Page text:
Charles E. Castle Jr., owner of Ace Fire Extinguisher Service, dies at 73

Charles E. Castle Jr., 73, who built Ace Fire Extinguisher Service into one of the largest fire extinguisher sales and service companies in the country, died Nov. 5 at Suburban Hospital in Bethesda after a stroke. He was a Rockville resident.

The death was confirmed by his son Daniel Castle.

Mr. Castle was a loan officer for Maryland National Bank in Washington before buying Ace Fire Extinguisher Service in 1968. The College Park-based business was then a two-truck operation.

Mr. Castle later brought his three sons into the business, and the family expanded Ace Fire into a full-service fire protection company through a sister company, Castle Sprinkler and Alarm, which started in 2004. Mr. Castle remained involved in the businesses until suffering a stroke last month.

In addition, Mr. Castle purchased and developed real estate in Prince George’s County, including office and retail space and a warehouse.

Charles Earl Castle Jr. was born in Takoma Park. He was 1957 graduate of Montgomery Blair High School in Silver Spring, where he played on the basketball team. He was 1970 graduate of the University of Maryland and was a member of the Terrapin Club, a U-Md. foundation that raises athletic scholarship money.

Mr. Castle was a Scottish Rite Mason and past president of the Lions Club chapter in the Mount Rainier-Brentwood area of Prince George’s County. He received a Lions Club award for 20 years of perfect attendance.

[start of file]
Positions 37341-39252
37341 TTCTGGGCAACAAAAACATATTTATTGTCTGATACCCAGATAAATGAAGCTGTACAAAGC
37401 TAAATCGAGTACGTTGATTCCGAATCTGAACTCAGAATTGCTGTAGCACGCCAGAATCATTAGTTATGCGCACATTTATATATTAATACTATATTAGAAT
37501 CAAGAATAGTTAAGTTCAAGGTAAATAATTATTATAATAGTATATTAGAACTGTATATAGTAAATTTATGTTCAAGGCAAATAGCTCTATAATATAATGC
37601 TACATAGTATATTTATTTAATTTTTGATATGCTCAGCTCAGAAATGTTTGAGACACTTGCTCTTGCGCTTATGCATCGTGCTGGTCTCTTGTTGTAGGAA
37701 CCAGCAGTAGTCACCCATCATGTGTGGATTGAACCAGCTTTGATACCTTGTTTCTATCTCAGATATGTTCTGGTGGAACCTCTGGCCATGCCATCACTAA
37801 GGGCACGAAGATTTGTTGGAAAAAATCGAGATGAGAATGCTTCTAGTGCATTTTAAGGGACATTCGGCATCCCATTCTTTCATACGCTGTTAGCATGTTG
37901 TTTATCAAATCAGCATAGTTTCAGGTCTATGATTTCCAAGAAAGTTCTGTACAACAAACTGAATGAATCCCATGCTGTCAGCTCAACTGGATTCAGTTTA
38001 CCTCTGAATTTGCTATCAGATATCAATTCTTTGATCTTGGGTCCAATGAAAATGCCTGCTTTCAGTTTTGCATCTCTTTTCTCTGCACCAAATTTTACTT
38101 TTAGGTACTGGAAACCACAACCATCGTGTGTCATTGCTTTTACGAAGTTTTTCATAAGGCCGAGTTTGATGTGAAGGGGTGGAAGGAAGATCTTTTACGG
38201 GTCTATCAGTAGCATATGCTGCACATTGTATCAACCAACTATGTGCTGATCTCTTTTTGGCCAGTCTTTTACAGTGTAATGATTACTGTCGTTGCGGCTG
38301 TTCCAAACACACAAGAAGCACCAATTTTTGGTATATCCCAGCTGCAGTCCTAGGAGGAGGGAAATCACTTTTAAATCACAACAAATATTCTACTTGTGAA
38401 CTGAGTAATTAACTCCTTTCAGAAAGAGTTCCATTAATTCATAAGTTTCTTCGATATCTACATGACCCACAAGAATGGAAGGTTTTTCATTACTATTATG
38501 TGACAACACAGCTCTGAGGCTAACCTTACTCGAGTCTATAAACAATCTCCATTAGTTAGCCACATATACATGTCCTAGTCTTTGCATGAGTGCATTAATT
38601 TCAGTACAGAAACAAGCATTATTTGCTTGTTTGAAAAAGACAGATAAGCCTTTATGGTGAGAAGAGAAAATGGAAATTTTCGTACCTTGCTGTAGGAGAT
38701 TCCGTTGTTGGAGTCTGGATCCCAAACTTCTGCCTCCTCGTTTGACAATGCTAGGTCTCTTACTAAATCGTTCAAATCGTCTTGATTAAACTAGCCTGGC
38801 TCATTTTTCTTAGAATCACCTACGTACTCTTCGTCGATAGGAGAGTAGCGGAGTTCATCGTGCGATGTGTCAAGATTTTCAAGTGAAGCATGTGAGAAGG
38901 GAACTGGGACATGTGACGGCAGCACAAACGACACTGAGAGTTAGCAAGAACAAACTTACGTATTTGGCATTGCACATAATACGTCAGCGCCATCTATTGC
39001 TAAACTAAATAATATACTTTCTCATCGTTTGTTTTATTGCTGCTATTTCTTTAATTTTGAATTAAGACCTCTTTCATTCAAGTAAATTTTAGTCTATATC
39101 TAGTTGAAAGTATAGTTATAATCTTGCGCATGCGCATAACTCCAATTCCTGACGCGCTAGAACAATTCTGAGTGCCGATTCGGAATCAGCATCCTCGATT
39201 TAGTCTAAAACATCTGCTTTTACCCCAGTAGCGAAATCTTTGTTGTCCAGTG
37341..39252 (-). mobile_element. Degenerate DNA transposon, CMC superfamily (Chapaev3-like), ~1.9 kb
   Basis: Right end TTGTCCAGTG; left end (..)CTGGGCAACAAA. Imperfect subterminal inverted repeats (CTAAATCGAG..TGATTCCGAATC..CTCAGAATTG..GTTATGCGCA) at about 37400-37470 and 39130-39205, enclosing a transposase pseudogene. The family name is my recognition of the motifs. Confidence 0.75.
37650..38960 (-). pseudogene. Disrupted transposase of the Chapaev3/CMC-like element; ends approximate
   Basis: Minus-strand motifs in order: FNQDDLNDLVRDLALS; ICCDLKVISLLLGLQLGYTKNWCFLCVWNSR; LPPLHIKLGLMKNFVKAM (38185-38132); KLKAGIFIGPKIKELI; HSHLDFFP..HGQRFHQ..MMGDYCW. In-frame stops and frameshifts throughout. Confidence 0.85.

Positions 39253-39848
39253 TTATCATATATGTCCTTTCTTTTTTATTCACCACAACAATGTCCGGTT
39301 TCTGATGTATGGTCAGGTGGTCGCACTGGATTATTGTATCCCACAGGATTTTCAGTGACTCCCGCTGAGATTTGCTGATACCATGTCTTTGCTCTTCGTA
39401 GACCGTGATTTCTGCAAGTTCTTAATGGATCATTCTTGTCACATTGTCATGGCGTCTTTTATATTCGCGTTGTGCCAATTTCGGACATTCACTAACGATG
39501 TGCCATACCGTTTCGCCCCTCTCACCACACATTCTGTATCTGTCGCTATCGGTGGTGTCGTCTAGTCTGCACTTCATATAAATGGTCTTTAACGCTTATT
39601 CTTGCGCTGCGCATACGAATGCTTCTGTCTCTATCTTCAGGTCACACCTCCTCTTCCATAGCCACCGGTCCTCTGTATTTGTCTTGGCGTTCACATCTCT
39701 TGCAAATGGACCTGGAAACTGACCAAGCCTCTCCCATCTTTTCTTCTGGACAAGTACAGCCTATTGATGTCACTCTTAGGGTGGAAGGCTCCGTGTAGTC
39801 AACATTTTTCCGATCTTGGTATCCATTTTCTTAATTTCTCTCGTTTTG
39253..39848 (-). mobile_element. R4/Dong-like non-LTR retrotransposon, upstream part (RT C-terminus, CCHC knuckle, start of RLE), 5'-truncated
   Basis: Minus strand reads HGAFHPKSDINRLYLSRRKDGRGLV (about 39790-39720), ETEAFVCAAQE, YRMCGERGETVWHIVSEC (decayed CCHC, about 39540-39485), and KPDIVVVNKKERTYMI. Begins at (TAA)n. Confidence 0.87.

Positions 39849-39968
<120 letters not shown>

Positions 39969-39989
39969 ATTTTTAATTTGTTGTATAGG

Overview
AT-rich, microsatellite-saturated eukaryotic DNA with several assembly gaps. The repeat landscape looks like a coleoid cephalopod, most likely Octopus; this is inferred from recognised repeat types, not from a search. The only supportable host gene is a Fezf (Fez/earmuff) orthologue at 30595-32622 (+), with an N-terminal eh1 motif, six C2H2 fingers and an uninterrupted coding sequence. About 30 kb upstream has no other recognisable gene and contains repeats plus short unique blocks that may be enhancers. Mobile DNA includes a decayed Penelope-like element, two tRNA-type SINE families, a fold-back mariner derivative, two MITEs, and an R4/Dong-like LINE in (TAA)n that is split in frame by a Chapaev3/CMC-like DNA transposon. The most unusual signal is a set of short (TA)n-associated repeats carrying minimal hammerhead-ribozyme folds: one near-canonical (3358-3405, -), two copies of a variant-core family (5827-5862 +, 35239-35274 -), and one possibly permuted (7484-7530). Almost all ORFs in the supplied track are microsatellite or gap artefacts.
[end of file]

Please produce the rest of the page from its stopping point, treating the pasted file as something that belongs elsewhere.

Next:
He was a past board member of Citizens National Bank and a past member of the board of regents for the University of Maryland’s extension school, called University College. His other memberships included St. Elizabeth Catholic Church in Rockville and Burning Tree Club and Congressional Country Club, both in Bethesda.

He did volunteer work at the James E. Duckworth Regional School, a special education public school in Beltsville.

In 1995, Maryland Gov. Parris N. Glendening (D) named Mr. Castle to a Montgomery County commission that nominated lawyers for judgeships.

Survivors include his wife of 47 years, Elaine Pratesi Castle of Rockville; three sons, Charles “Chuck” Castle III and Patrick Castle, both of Potomac, and Daniel Castle of Washington; a sister, Noel Oliff of Davidsonville; and six grandchildren.

— Adam Bernstein

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